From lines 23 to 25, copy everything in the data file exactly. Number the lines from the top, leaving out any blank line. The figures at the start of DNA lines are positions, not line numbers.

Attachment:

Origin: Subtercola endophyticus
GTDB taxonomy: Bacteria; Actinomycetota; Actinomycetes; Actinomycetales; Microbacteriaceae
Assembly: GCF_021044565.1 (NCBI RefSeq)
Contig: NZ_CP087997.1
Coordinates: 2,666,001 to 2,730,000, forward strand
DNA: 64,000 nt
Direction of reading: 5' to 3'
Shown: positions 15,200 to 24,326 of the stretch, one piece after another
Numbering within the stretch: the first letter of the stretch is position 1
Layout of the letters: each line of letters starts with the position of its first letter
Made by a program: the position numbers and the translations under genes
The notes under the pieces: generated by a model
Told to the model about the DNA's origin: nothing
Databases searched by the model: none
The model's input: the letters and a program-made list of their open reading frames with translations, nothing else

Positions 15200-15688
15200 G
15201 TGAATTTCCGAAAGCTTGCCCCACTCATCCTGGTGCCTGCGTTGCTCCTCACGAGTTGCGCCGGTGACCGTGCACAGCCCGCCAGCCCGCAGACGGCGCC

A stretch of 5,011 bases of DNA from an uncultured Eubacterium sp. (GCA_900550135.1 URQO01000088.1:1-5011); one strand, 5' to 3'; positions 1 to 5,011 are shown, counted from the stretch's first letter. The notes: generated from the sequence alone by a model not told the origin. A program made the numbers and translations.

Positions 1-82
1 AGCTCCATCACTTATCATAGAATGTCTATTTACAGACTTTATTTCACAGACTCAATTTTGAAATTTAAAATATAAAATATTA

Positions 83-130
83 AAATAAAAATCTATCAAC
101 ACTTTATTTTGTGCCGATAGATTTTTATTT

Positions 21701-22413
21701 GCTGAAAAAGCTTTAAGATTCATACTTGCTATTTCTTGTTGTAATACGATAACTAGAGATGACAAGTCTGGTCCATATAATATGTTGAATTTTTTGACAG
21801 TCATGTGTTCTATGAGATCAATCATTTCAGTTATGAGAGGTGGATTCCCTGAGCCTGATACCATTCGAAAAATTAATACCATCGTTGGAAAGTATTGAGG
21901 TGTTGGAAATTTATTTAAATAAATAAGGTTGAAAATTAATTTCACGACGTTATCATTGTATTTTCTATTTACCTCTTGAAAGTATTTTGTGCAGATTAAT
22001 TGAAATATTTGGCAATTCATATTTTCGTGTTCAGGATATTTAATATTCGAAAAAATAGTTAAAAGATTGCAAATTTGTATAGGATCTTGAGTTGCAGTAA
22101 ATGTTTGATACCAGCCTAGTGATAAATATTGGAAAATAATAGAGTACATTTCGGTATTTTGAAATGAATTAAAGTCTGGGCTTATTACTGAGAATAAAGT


83 AAATAAAAATCTATCAAC
101 ACTTTATTTTGTGCCGATAGATTTTTATTT

Positions 21701-22413